Patrick Finn is an Irish immigrant who came to America to build a better life in the land of opportunity like so many millions of immigrants before him. When he first arrived in the United States, he found a job doing construction. But Finn had more than just the ordinary skills of a construction worker; he had the ambition of an entrepreneur to build a business. So, Finn decided to go into business for himself by forming Patrick A. Finn, Ltd. His company builds custom homes and does home remodeling.
It’s an industry notorious for its ups and downs and for crushing the dreams of many business owners. When the Great Recession began with the burst of the housing bubble in 2008, Finn was not spared. His custom home building business literally came to a halt—with no new homes being built for four years. And, his home remodeling business dropped like a rock in a pond.
But while many custom home and remodeling companies have gone out of business since the beginning of the Great Recession, Finn took a different path to keep his business successful. He sought the help of seasoned business experts to help him build a better foundation by first analyzing his company. Then, he implemented the changes needed to give him the procedures and controls necessary to manage his company.
Finn said that what he learned from the business analysis was that, due to poor management, a lot of money was slipping through the cracks. The “light bulb” moment for Finn was when a senior business analyst (SBA) showed him the wide fluctuations in his numbers. Finn said he always thought: “If I concentrated on the top line of my business [sales revenue], the bottom line would take care of itself.”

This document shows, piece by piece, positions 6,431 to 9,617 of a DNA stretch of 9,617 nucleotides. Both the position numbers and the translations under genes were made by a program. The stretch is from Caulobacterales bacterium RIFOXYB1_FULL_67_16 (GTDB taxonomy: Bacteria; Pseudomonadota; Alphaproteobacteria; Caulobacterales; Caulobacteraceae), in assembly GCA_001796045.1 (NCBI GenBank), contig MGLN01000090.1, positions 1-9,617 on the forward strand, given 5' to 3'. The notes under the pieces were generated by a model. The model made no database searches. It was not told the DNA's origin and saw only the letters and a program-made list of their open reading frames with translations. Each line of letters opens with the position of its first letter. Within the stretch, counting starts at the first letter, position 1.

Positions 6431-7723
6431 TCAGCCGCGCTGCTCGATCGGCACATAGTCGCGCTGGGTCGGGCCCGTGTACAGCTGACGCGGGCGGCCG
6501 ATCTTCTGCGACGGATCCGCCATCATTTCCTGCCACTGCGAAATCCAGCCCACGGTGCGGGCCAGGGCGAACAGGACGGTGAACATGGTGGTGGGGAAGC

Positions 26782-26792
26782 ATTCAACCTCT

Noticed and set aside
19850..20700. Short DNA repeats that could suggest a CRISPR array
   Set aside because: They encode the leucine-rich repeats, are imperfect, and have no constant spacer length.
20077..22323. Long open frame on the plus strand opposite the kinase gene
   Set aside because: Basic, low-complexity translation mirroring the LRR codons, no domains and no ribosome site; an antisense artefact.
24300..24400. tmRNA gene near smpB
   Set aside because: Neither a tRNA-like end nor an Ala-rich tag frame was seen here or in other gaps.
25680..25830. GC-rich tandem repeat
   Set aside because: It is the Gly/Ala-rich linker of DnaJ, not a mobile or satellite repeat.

What the SBA taught Finn was the concept of “profit engineering.” He learned that he could pre-plan his profit and, with proper management, achieve his profit goals to ensure long-term success for both his family and his customers.
Finn said one of the biggest changes was the installation of a cash management system, which allowed him to benchmark his business. With this new system, he was able to compare his numbers on a week-to-week, month-to-month and quarter-to-quarter basis so that he could maintain control over his company.
Finn’s consultants told him that, at the end of the consulting project, he would only have two jobs: managing his managers and managing his money. Though he was skeptical at first, he found this to be true after they established a new foundation for his company.
Finn’s consultants developed an incentive system and gain-sharing plan for his employees. Finn said the incentives were based on improving levels of productivity on each job, in addition to finishing the job on time with no customer complaints.
The gain-sharing plan was dependent on the company meeting pre-set levels of profitability. These two plans motivated Finn’s employees to work smarter, not harder, to achieve the results. Finn said it was a win-win for his customers, his business and his employees.
Finn also said the cost controls were very effective, allowing him to measure his business each week. Now he knows where he is each week, whether he is on track, and, if not, what he has to do to get back on track. “I have more free time, more time with my family, and I know exactly where I am each night—I don’t have to worry about it,” Finn said.